Thursday, August 23, 2012

Some sense of endings

Warning, spoilers ahead:

Here are the last lines of eleven of my favourite books. (Mostly the final sentence, unless I felt that really, really would be too difficult, in which case you get a couple of extra sentences for free.)

Can you identify the titles and authors? (There are at least two Booker winners in here, and possibly some novels that have been nominated for the prize but haven't won.)

If you really want, you can try and psychoanalyse me on the basis of the novels I most enjoy. To try to protect my fragile egos from any armchair Freuds, I really dislike one of these eleven:

I took her hand in mine, and we went out of the ruined place; and, as the morning mists had risen long ago when I first left the forge, so, the evening mists were rising now, and in all the broad expanse of tranquil light they showed to me, I saw no shadow of another parting from her.
'Well,' he said. 'Let's start with Mr McCrindle.'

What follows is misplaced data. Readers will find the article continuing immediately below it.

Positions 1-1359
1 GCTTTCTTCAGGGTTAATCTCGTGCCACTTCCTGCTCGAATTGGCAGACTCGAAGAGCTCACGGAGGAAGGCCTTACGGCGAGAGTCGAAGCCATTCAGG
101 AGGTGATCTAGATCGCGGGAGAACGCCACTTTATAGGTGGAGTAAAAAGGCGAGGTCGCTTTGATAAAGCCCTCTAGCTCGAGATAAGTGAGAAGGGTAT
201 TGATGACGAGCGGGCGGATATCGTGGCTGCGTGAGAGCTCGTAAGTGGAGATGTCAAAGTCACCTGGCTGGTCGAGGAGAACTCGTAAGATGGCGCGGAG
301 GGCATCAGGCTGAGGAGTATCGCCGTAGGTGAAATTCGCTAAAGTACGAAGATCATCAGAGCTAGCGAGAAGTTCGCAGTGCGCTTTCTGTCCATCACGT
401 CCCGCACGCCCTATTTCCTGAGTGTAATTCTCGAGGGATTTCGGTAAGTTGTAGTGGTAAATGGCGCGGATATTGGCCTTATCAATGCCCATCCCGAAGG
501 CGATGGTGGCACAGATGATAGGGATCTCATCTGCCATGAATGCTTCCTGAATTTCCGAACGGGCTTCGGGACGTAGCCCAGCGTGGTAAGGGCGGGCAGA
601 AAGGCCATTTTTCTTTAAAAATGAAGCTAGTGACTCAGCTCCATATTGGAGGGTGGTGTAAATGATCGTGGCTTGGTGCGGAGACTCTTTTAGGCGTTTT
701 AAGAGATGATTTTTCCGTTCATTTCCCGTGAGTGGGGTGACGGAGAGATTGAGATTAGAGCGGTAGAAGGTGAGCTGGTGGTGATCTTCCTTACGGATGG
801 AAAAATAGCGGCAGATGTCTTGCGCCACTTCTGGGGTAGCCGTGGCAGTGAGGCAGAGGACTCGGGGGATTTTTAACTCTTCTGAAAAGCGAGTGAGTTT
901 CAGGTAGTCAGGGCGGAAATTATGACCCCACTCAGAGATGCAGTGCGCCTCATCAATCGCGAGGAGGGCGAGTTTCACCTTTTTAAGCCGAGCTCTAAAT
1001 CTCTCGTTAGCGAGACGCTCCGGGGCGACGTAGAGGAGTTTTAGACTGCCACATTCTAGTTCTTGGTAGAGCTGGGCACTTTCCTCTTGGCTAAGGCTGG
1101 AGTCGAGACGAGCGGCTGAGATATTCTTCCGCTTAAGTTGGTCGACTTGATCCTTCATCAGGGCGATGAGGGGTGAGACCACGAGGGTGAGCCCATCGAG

The gun, Bill Roach had finally convinced himself, was, after all, a dream.
Tears, in teams, abseiled down his face.
And beyond these, there is unrest. There is great unrest.
A judgment that can in the nature of things almost certainly never be delivered.
"Everybody's gone, Mrs Porter. Everything's back to normal..."
Gave himself up to the snarl of the engine, the spreading numbness of the drugs in his system, and the onrushing emptiness of the road ahead.
He passed on unsuspected and deadly, like a pest in the street full of men.
'Mischief, my dear,' she said to Charles. 'You don't know the half of it.'
Fuck it, he thought. You have to learn how to swim sometime. He opened the door and walked into the sea of the dead.


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